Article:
Underfoot, the lavender plush carpet felt five centimeters thick. A warm breath of air puffed out of the ship itself, a warm breath flavored not with the spice she remembered from the interview, but with the sour stench of the morning after a very large night before. Her nose wrinkled; she could feel her back stiffening. It might be someone else's ship in principle, but she did not allow a dirty mess on any ship she commanded-and would not now. She came out of the access tube into a family row; the tube's privacy shield had kept her from hearing it until she stepped across the barrier. Heris took in the situation at a glance. One tall, angular, gray-haired woman with a loud voice: her employer. Three sulky, overdressed young men that Heris would not have had on her ship, and their obvious girlfriends ... all rumpled, and one still passed out on a lavender couch that matched the plush carpet and walls. Streaks of vomit stained its smooth velour. As she came through the barrier, the chestnut-haired youth with the ruffled shirt answered a final blast from the older woman with a whined "But, Aunt Cecelia-it's not fair."
What was "not fair" was that rich spoiled brats like him hadn't had the nonsense taken out of them in boot camp, Heris thought. She smiled her normal good-morning-bridge smile at her employer and said, "Good morning, milady."
The youths-all but the unconscious snorer on the couch-stared; Heris could feel her ears going hot and ignored them, still smiling at Cecelia Artemisia Veronica Penelope, heiress of more titles than anyone needed, let alone more money. "Ah," said that lady, restored to instant unruffled calm by the appearance of someone to whom it meant something. "Captain Serrano. How nice to have you aboard. Our departure will be delayed, but only briefly"-here she looked at the chestnut-haired youth-"until my nephew is settled. I presume your things are already aboard?"
"Sent ahead, milady," Heris said.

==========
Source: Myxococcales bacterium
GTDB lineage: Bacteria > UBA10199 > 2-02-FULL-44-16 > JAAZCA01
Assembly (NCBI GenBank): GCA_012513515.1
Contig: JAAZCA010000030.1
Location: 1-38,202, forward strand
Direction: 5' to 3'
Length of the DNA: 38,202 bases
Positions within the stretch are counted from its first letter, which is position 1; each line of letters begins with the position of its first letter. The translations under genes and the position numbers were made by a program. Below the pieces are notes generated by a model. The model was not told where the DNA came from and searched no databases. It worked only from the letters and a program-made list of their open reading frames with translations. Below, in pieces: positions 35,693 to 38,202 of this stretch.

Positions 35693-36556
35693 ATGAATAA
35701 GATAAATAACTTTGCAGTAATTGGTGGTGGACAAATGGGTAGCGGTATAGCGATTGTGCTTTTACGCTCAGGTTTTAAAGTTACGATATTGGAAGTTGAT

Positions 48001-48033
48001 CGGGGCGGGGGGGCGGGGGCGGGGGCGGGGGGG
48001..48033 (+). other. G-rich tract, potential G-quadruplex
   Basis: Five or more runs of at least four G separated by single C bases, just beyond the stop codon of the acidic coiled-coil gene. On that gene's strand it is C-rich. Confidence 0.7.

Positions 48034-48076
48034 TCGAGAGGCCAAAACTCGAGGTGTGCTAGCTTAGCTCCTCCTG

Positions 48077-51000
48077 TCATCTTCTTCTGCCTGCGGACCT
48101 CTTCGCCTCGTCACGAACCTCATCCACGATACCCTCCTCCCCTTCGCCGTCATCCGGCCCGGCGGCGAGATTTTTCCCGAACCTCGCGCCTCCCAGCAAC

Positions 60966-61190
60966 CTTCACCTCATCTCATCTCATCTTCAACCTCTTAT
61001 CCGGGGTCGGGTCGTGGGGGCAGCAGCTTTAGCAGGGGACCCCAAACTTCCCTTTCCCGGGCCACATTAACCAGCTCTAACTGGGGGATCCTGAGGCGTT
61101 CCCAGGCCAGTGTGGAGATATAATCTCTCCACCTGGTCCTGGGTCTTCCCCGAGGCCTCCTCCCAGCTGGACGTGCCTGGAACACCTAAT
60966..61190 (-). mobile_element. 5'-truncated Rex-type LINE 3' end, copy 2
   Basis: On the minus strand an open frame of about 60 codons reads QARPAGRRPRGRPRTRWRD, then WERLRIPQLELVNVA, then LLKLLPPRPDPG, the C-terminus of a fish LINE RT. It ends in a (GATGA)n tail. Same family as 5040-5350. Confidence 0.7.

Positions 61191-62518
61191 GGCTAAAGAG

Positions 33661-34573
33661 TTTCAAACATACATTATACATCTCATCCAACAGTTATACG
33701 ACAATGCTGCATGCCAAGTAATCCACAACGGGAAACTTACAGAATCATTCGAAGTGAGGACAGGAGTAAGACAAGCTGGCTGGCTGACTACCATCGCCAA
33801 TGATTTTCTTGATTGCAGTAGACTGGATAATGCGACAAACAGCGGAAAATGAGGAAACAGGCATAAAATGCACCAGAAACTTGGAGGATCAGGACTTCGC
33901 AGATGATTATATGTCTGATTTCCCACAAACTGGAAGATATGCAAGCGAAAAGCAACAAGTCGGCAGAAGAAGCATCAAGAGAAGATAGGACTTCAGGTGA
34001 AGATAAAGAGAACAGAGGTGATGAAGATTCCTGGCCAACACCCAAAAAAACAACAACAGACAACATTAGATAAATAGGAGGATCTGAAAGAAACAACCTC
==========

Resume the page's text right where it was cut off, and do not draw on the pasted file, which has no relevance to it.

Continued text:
"Good. Then Bates will show you to your quarters." Bates materialized from some angle of corridor and nodded at Heris. Heris wondered if she would be introduced to the nephew now or later; she was sure she could take that pout from his lips if given the chance. But she wouldn't get the chance. She followed Bates-tall, elegant, so much the butler of the screen and stage it was hard to believe him real-down the carpeted passage to her suite. She would rather have gone to the bridge. Not this bridge, but the bridge of the Rapier or even a lowly maintenance tug.
Bates stood aside at her door. "If the captain wishes to rekey the locks now ...?"
She looked at that impassive face. Did he mean to imply that they had thieves on board? That someone might violate the privacy of her quarters? The captain's quarters? She had thought she knew how far down the scale she'd fallen, to become a rich lady's yacht captain, but she had not conceived of needing to lock her quarters. "Thank you," she said, as if it had been her idea. Bates touched a magnetic wand to the lockfaces; she put her hand on each one. After a moment, the doorcall's pleasant anonymous voice said, "Name, please?" and she gave her name; the doorcall chimed once and said, "Welcome home, Captain Serrano." Bates handed her a fat ring of wands.
"These are the rekeying wands for ship's crew and all the operating compartments. They're all coded; you'll find the full architectural schematics loaded on your desk display. The crew will await your arrival on the bridge, at your convenience."
She didn't even know if she could ask Bates to tell the crew when to expect her, or if that was something household staff never did. She had already discovered that the house staff and the ship crew had very little to do with each other.
"I could just pass the word to Mr. Gavin, the engineer," Bates said, almost apologetically. "Since Captain Olin left"-Captain Olin, Heris knew, had been fired-"Lady Cecelia has often asked me to speak to Mr. Gavin."
"Thank you," Heris said. "One hour." She glanced at the room's chronometer, a civilian model which she would replace with the one in her luggage.
"Philip will escort you," Bates said.
She opened her mouth to say it was not necessary-even in this perfumed and padded travesty of a ship she could find the bridge by herself-but instead said, "Thank you" once more. She would not challenge their assumptions yet.
Her master's certificate went into the mounting plaque on the wall; her other papers went into the desk. Her luggage-she had asked that it not be unpacked-cluttered one corner of her office. Beyond that was a smaller room, then the bathroom-her mouth quirked as she forced herself to call it that. And beyond that, her bedroom. A cubage larger than an admiral would have on most ships, and far larger than anyone of her rank ever had, even on a Station. A suite, part of the price being paid to lure a real spacer, a real captain, into this kind of work.